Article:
Ahh, the winter holiday season is fast approaching. This year what great good luck: the two most commercialized holidays with religious roots are upon us. This may sound sarcastic, but I mean it in a straight-forward fashion. Hanukkah is just about here and so is Christmas, and heck, they will both start together. In the United States at the very least, this is a business boon and it is quite hard to escape the consumer-goods ads, the multitude of garish decorations and all that comes with it. (Food especially.)

That is why the commemoration of the Winter Solstice seems like such a great leveler. While some may see this as a pagan shindig, many more people see it simply as a secular opportunity to say "Hey, Happy Winter." And in New York City there was the series of events tied together for Make Music Winter.

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There is an organization called Make Music New York that started out celebrating the summer solstice, the longest day of the year. For the past several years there have been a few hundred events staged all around NYC on June 21st, whatever day of the week it is. I have attended concerts and participatory workshops held under the rubric of the MMNY summer festivities. And in addition, for a few years there has now been a Winter version, meant to cheer us up on the shortest day of the year.


Thus on Winter Solstice, late in the morning, I went to the Brooklyn Botanic Gardens (my most favorite place in my home borough) and joined about 150 people who listened to a singer perform in different parts of this park. The program was called "Winterize" and it involved the baritone Christopher Dylan Herbert, singing a version of Franz Schubert's 1828 song cycle "Winterreise" while some people in the crowd held up portable radios that played the piano music accompaniment.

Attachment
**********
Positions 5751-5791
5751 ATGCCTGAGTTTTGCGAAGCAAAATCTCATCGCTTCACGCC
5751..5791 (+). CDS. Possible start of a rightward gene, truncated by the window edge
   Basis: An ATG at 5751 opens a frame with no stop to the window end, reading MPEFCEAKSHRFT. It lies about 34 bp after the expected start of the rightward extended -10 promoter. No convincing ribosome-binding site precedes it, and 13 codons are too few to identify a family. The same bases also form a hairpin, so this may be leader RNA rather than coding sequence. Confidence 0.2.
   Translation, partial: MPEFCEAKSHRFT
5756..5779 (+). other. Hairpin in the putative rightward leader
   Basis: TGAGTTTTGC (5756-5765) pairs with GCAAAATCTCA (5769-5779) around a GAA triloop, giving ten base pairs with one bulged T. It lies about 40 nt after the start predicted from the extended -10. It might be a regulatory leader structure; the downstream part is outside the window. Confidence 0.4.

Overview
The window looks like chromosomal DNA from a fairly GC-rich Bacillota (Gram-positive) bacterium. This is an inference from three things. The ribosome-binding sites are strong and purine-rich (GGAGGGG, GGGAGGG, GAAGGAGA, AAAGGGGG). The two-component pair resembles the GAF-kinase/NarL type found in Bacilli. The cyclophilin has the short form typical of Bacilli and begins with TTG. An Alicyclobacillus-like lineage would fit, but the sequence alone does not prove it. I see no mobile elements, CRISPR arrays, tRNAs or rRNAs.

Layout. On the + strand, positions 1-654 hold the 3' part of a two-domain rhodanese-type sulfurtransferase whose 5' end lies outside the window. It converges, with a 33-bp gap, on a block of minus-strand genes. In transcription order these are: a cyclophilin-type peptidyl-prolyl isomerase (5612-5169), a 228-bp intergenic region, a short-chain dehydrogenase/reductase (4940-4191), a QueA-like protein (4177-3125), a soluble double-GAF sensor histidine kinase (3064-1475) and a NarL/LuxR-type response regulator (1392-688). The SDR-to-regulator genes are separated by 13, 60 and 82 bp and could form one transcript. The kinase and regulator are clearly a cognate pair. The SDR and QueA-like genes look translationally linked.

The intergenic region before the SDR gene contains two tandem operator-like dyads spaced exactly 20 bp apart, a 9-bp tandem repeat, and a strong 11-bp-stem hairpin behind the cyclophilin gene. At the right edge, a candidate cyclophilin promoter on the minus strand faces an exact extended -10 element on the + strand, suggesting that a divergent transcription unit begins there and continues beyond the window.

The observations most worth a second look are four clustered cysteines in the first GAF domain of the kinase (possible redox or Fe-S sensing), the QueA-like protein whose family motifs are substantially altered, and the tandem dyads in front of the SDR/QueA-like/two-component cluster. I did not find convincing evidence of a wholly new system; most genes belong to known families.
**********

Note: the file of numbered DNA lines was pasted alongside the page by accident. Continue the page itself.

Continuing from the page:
I stood and listened while Mr. Herbert sang in the first 3 locations in the Garden. A colleague of his held up signs with segments of the poem-lyrics, penned by Wilhelm Muller. It was an interesting, intriguing and somewhat moving experience, and he was an excellent vocalist. Who thinks to listen outside, on a cold and overcast day, to live singing (albeit with pre-recorded instrumentation)? Winter solstice is usually just thought of as the shortest of the short days, more dark than light, and the "Winterize" program (as well as the others, scattered throughout NYC) brought some culture and quirky joy to a group of New Yorkers. And the group included men and women, babies and children and adults and seniors, of various ethnicities and such.

"Winterize" also fits into the whole holiday scheme nicely. For instance, what do most people think of when they hear the word "Hanukkah"? Sure, they think of gifts, of dreydels, of menorahs, of latkes and sufganiyot. They think of activities such as lighting candles, cooking and eating, adding prayers to the daily liturgy. But I know that I also think of the music and the songs that are so strongly associated with Hanukkah-- "Ma'oz Tzur, "Al Ha Nissim," "Sivivon," and many other songs. I love to play these and other songs on the piano at home. I recall fondly when my daughters were little, and they would dance and sing at school to these songs. Now they are jaded teenagers who cringe if I ask them to sing with me. But they still enjoy the Hanukkah food and gift giving, and they still get a kick out of lighting menorahs, snapping photos to add to their social media accounts.

And while music can be a blessing and a joy any time of year, it is especially warming and welcome on cold, short days of winter.

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